For Cortez, who like Tupac, was also raised by a single mother, life often presented challenges for him and his family, Tupac’s song, “Dear Mama,” helped him understand that being a single mother and raising a male teenager was no easy task.

CREDIT: Credit: Instagram/@independent_quotes5 and @2pac

“I was growing up with me and my mom and “Dear Mama” hit home because nobody had talked about their mom like that before in a song. We all loved our moms even though they were sometimes flawed. And a lot of us were growing up in broken homes and he made it OK to say ‘I love my mama.’”

“Dear Mama” indeed brought families closer together and allowed men to express their feelings towards their mothers in a vulnerable way, but Tupac’s legacy also inspired a generation of his fans who named their children in honor of his legacy.

Peruvian-American, Ana del Rocio, 31, grew up in California during the height of Tupac’s career and named her son, Tupac Amaru, in honor of the the rapper’s career and his namesake: Incan general Tupac Amaru II, who led revolts against the Spanish.

“What he stood for — revolution, poetic lyricism, and building up mothers and women of color — inspired me so much that I named my first child Tupac Amaru,” she described from her home in Portland, Oregon where she works as a policy director. “I chose the name to honor both the artist and the indigenous Peruvian warrior-chiefs, my ancestors, that Tupac Shakur was named after.”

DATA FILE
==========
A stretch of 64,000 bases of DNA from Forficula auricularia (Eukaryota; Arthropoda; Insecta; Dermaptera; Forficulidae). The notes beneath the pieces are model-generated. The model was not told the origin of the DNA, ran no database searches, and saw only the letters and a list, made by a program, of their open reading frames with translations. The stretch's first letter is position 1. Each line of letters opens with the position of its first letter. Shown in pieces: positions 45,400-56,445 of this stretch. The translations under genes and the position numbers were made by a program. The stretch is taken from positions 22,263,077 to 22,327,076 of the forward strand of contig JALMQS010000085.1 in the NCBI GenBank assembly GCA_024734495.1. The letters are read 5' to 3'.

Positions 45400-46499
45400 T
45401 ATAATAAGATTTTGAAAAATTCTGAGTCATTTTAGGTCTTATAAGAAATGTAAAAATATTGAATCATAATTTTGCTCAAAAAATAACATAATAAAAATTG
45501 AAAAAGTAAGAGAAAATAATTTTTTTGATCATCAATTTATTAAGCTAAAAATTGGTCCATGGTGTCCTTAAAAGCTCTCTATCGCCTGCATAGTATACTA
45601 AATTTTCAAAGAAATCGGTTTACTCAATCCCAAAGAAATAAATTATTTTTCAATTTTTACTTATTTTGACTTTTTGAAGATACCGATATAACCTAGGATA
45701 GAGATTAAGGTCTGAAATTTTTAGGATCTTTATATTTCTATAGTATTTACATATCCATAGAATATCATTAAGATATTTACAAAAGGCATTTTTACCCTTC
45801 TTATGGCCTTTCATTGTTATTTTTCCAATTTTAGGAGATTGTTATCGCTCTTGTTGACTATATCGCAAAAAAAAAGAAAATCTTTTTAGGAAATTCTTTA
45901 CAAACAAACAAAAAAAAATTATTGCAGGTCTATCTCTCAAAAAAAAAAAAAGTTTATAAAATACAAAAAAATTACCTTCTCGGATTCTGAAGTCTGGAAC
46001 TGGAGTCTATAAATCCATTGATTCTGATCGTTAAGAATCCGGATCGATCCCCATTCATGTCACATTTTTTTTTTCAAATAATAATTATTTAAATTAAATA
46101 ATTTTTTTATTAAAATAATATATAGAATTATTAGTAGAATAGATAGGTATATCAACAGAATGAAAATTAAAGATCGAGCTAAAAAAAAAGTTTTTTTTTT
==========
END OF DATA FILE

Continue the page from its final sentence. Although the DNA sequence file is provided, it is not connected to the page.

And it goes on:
“I see so many powerful warrior legacies living and breathing in my son every day, and it gives me so much hope for our resistance as a people.”

CREDIT: Credit: http://celebsofcolor.tumblr.com/post/162942657842/kendrick-lamar-for-interview-magazine and http://caballooscuro.tumblr.com/post/74791927343

Del Rocio reminds us that while Tupac may have directly impacted her life in the 1990s, the legacy of his impact continues in the next generation of Latinos like her son, who will continue to carry his name and his message.

In the same vein, Tupac also inspired an entire generation of west coast rappers like, Compton native, Kendrick Lamar, whose autobiographical albums, “Good Kid M.A.A.D City,” and, “To Pimp A Butterfly,” have individual songs, which continue Tupac’s message about black-brown unity.

Latinos, today, are often drawn to Kendrick’s music for many of the same reasons: sincere, heady, and jarring depictions of the human experience. But, more importantly, Kendrick understands, like Tupac did over twenty-years ago, that Latinos are an important part of U.S. society that continue to grow in size and influence as each day passes. 

READ: Cardi B Reminds Us That Latinos Have A Complicated Relationship To The N-Word

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The Los Angeles Dodgers Are Playing In The World Series And People Are Excited

Entertainment

The Los Angeles Dodgers Are Playing In The World Series And People Are Excited

Robert Gauthier / Los Angeles Times via Getty Images

The World Series is still happening despite Covid because baseball just can’t be held down. The Dodgers are playing their first World Series game today and fans are so excited to finally get some more baseball in their lives.

The World Series is here and Los Dodgers are playing their first game.